SUGARCREEK, Ohio – A-MAIZE-ing Tuscarawas County was the theme for the 2006 Tuscarawas County Farm Bureau annual meeting, emphasizing the importance of corn to the economy of Tuscarawas County.
Another successful year was celebrated during the Aug. 29 meeting at Dutch Valley Restaurant at Sugarcreek. Bill Hawthorne, county president, received a 10 Star Plaque indicating the successful completion of all 10 program areas. It was his second consecutive year for this accomplishment.
Hawthorne, who has served as county president for the past four years, credited his committee members for their hard work and dedication leading to the awards. Each committee, represented by its chairman, also received a star award.
Star award winners. Committee chairmen recognized for their achievements were John Feller, government affairs; Jaynie Norman, promotion and education; Darlene Finzer, safety; Hallie Hawthorne, information; Dan Donato and Mary Jane John, membership; Michelle and Jeremy Evans, youth council; Mary Jane John, advisory councils and young farm couples; Jim Rowe and Mike Yoder, agriculture ecology; Matt Miller, policy development; and Don Hoffman, Nationwide sponsorship.
Michele Specht, organization director for Tuscarawas, Carroll and Harrison counties, passed the gavel to Jerry Lahmers of Newcomerstown, a 60-year old beef and crop farmer and former veterinarian. Lahmers has served on the Farm Bureau board of trustees and its policy development committee.
Lahmers announced his 2006-2007 committee chairpersons: John Feller, government affairs; Jaynie Norman and Rita Lahmers, promotion and education; Jim Boltz and Bill Hawthorne, safety; Dan Evans, information; Mary Jane John, membership; Michelle and Jeremy Evans, youth council; Mike Yoder, advisory council and young farm couples; Greg Hoffman, agriculture ecology; Jim Rowe, policy development; and Hallie Hawthorne, Nationwide sponsorship.
Meeting the goal. It was noted that Tuscarawas County met its membership goal this year, with a total of 2,167 members. Of that number, 1,023 are farmers.
Steve and Sonya Quillin of 5455 Angel Valley Rd., SW, Stone Creek, were honored as the 2006 Outstanding Young Farm Couple. They operate a dairy, beef and crop farm in partnership with Steve’s father and brother.
Steve’s grandfather, George Quillin, purchased a 200-acre farm in 1957, starting with 20 cows, 40 acres of hay and 25 acres of corn. When Steve graduated form high school in 1994, he joined a three-generation partnership with his grandfather, father, and brother.
At that time they had 130 cows, 200 acres of hay and 200 acres of corn, renting 300 acres. At present they have 135 cows – 80 replacement heifers, 80 steers and 70 calves under 12 months. They have 482 acres and rent another 400 acres.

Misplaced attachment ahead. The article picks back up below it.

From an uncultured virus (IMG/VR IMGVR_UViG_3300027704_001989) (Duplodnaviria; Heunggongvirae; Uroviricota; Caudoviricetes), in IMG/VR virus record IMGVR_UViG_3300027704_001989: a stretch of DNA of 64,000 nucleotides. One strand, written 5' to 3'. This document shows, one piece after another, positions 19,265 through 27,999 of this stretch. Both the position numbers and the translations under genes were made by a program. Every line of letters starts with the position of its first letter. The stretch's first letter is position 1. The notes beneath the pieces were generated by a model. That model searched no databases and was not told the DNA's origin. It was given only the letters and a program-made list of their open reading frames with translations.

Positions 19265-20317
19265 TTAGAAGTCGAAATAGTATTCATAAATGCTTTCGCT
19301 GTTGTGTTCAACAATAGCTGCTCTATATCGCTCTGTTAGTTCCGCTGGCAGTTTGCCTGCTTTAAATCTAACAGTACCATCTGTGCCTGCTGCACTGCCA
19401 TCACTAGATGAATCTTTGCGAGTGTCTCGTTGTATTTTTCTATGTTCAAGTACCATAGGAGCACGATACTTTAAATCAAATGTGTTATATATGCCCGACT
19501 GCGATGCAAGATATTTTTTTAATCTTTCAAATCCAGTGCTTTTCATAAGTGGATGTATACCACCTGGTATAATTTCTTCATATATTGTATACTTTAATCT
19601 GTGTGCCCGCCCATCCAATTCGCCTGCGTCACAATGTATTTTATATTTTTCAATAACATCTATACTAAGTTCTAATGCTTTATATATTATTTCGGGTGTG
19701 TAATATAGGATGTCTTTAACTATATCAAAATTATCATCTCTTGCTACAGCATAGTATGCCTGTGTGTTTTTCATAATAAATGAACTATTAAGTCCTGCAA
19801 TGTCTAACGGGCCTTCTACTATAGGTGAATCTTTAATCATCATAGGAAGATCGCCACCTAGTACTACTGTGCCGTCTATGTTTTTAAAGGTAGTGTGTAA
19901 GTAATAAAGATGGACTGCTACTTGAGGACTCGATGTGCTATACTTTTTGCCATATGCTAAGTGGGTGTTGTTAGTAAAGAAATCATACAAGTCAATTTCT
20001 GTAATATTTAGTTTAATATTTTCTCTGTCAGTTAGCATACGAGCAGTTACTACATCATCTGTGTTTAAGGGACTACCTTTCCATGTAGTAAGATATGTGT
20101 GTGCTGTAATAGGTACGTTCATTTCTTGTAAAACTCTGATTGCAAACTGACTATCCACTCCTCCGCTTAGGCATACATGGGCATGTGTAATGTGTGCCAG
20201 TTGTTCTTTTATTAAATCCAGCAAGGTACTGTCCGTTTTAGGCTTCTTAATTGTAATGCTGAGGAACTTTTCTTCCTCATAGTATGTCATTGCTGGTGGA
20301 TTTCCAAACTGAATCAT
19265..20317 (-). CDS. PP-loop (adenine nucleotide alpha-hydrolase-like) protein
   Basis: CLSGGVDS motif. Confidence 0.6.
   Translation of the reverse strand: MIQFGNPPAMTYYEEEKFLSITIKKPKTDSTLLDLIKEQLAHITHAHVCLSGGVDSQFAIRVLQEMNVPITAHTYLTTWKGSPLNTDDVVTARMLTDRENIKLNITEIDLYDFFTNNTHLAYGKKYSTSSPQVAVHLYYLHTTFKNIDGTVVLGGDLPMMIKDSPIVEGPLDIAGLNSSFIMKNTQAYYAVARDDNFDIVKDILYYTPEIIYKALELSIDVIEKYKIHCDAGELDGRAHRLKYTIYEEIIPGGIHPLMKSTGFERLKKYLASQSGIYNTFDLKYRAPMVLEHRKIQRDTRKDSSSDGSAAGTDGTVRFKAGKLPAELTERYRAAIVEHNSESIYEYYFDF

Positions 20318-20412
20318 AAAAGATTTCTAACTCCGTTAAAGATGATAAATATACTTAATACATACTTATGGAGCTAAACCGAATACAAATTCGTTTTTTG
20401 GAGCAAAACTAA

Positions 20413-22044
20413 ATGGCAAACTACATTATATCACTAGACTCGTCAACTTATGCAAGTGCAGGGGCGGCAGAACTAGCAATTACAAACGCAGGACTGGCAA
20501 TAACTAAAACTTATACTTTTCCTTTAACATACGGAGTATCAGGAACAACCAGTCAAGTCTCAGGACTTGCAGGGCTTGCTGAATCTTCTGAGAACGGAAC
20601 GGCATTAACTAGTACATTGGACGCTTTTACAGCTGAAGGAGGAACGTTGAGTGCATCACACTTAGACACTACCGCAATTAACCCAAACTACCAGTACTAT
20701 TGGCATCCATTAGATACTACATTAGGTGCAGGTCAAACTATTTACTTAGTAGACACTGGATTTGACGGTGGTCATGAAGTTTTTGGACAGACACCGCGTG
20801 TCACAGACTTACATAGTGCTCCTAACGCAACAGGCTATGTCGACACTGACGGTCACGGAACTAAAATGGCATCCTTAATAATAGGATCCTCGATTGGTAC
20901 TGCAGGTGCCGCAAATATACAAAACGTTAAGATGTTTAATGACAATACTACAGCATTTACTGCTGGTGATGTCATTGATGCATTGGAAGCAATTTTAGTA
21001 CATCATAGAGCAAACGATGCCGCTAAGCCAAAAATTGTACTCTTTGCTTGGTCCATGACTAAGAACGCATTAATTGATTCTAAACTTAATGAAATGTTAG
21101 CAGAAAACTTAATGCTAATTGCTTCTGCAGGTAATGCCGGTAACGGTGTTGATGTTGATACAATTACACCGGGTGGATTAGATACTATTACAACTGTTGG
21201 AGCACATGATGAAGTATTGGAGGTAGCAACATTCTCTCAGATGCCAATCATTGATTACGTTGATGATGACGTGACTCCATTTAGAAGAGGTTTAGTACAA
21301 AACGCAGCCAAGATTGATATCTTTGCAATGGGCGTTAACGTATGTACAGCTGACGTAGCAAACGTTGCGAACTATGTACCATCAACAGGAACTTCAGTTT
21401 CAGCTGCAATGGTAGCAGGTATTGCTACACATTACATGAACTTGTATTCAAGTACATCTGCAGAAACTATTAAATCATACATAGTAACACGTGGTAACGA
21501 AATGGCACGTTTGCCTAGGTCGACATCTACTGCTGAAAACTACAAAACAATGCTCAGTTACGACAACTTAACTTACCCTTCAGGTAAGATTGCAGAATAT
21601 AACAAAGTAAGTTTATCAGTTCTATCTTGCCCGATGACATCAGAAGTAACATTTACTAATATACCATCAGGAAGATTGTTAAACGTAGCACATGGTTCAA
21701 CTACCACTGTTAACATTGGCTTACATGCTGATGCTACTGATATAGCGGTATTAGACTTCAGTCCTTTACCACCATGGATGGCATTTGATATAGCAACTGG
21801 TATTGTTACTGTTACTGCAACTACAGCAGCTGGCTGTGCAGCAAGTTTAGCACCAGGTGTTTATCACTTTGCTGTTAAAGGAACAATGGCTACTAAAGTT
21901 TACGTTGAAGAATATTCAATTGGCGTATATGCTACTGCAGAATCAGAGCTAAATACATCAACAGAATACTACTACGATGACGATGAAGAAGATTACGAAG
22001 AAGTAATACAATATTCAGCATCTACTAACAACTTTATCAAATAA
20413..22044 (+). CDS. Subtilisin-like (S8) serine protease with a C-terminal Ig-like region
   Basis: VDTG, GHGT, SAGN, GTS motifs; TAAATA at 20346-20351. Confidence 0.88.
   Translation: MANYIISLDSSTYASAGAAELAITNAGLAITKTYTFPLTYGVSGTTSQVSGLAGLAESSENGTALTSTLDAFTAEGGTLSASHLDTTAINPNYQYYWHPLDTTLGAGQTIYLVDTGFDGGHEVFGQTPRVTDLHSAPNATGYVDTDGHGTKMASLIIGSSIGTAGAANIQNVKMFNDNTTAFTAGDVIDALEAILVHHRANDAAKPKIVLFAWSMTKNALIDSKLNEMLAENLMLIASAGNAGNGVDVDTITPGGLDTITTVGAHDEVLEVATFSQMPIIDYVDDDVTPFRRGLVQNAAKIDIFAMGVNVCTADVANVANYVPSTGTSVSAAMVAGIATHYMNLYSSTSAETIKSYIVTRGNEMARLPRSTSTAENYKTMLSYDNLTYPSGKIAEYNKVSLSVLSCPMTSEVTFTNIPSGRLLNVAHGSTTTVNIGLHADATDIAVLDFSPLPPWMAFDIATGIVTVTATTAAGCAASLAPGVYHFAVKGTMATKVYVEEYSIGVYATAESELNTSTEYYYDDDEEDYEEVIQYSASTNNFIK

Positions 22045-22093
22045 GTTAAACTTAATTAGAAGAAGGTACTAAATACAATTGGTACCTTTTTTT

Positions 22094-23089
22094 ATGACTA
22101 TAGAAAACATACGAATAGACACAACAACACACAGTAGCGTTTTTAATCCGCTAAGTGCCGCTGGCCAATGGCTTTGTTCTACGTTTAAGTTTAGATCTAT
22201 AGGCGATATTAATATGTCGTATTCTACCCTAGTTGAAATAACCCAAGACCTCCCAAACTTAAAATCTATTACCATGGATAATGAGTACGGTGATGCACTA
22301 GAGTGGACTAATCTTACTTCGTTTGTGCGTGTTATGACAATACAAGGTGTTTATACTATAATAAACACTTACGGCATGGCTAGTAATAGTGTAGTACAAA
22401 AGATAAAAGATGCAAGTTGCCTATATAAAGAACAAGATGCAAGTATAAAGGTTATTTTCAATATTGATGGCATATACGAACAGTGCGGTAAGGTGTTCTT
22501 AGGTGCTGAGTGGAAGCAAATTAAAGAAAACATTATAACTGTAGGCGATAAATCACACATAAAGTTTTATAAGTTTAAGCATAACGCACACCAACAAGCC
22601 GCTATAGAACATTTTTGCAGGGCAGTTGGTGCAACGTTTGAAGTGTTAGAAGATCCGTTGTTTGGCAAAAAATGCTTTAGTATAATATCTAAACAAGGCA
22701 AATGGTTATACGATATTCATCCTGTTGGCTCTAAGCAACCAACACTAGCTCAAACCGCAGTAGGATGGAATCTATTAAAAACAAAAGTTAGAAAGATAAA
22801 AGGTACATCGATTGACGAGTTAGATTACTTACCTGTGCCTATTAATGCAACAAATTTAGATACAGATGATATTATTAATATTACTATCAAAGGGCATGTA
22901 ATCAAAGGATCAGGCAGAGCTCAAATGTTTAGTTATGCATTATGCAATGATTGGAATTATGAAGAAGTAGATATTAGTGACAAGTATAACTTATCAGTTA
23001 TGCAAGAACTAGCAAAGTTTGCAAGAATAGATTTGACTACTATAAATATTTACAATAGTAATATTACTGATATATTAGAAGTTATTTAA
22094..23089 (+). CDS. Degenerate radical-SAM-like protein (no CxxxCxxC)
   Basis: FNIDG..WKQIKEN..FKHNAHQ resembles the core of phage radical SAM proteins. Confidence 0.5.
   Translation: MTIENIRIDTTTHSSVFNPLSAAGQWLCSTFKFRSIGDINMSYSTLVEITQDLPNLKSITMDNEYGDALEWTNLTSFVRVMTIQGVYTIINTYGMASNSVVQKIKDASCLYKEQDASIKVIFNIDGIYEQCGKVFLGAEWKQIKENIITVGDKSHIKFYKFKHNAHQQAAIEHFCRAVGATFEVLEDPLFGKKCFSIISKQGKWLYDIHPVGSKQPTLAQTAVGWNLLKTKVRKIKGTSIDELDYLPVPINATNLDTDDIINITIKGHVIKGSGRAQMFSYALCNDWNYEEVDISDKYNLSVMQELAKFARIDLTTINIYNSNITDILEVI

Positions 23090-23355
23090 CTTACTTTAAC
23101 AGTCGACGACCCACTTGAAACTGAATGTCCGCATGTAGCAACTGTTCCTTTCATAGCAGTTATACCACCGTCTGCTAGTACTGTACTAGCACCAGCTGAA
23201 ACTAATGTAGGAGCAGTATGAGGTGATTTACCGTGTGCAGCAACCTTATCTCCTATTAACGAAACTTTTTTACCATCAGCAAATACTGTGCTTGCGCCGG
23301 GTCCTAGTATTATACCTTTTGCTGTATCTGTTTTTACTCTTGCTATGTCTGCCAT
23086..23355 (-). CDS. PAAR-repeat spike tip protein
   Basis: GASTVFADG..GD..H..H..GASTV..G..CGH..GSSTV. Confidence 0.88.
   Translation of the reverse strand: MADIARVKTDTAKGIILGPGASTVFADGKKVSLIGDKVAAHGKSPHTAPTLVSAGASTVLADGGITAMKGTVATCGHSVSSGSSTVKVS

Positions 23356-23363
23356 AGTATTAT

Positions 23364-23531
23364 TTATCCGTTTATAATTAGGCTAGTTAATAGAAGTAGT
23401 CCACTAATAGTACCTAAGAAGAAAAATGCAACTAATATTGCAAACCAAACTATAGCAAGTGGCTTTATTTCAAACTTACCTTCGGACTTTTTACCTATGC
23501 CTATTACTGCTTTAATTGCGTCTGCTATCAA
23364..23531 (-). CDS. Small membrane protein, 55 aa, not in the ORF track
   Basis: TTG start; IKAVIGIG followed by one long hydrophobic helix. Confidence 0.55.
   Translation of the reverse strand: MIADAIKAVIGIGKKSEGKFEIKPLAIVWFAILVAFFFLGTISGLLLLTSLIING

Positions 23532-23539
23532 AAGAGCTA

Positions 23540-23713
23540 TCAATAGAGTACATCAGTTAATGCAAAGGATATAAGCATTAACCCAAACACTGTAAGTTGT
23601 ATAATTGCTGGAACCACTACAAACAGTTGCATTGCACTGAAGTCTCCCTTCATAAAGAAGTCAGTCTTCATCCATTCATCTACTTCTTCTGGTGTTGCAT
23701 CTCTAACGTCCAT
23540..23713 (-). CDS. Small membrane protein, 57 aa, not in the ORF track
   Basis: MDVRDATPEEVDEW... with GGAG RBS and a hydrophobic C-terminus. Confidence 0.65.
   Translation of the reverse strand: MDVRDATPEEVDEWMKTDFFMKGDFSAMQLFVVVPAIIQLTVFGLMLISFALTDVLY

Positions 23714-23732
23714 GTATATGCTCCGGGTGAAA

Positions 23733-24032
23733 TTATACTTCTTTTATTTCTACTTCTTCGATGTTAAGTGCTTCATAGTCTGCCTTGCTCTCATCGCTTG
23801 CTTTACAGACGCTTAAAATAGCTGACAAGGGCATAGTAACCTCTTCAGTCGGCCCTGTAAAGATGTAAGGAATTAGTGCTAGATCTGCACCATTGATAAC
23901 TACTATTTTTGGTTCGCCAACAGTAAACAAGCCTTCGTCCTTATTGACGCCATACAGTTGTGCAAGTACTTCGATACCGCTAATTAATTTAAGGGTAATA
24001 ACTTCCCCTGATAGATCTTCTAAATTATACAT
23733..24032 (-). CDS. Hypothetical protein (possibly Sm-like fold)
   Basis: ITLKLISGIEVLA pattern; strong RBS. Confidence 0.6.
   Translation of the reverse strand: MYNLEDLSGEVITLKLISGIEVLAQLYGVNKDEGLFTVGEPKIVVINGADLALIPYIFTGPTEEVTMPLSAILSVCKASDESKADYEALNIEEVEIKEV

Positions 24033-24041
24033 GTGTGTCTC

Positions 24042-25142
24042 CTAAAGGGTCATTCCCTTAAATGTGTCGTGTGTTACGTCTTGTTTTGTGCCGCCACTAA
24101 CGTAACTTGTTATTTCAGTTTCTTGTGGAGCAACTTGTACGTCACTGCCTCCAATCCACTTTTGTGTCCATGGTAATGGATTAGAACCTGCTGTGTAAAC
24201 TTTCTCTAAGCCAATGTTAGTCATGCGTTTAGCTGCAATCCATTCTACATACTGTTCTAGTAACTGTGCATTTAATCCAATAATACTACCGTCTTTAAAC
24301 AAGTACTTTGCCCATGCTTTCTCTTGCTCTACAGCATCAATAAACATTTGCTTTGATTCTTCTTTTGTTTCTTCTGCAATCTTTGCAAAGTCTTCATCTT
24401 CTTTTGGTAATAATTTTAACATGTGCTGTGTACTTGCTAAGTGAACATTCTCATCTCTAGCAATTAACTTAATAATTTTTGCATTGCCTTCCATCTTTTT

Sonya grew up on a farm and is a full-time helper with calf raising, book keeping and computer records.
Ag educator. Marsha Reed was honored as the 2006 Agriculture Educator of the Year. Reed has been a teacher for 15 years at New Philadelphia’s York Elementary and she currently teaches fourth grade. She has implemented an economics program using agricultural lessons to help students learn more about the benefits and importance of farmers and farming communities.
Jeremy and Michelle Evans gave a report on some of the activities of the Bootscooter Youth Council and presented the 2006 member of the year nominees. Nominees were Nikki Dryden, 16, and Hallie Mast, 16, both juniors at Garaway High School. Dryden, the Tuscarawas County beef princess, was named the outstanding member.
Jim Rowe presented 2006 local, state and national policies developed by the policy development committee. All policies were approved by the 141 members attending the meeting, including one on educating farmers in regards to Ohio’s new Agricultural Security Area program.
Other local issues approved were a continued educational program with the county sheriff’s department concerning the protection of private property; the renewal of a 1 percent sales tax in the county; and a county clean-up program to improve visibility and safety at intersections and railroad crossings.
State issues. State issues include the support of continuing the Current Agriculture Use Value program; enforcement of proper installation and marking of gas lines; supporting the expansion of alternative fuels and exploration of domestic oil sources; and opposing the sale of raw milk.
Due to the large number of deer on area farms, the group voted to support the extension of the deer gun and muzzleloader season and reduce the price of antler-less deer tags and the creation of a family deer harvest tag packet for immediate family members.
National issues were to support legislation requiring agricultural imports to meet the same standard as required in the U.S.; supporting the removal of manure from the U.S. Environmental Protection Agency list of hazardous materials; and the completion of the 2007 Farm Bill.
Elected to represent the county on the board of trustees were: Ray Reed, district 3; Matt Miller, district 4; Mike Yoder, district 5; Matt Durbin district 8; John Feller, district 12; and Jim Rowe, trustee at large.
Delegates. Serving as delegates for the 2007 Ohio Farm Bureau annual meeting will be Amy Mizer-Yoder, Mike Yoder, Dan Evans, John Feller, and Bill Hawthorne.
Kim Davis, state trustee, discussed some current issues and asked members to be aware of House Bill 503 concerning the slaughter of horses which could set a dangerous precedent.
Advisory councils recognized were Bedrock Bunch, 10 years; Buckhorn Farmers, four years; Hungry Farmers, 26 years; Troop 65, six years; and DFW No. 8.
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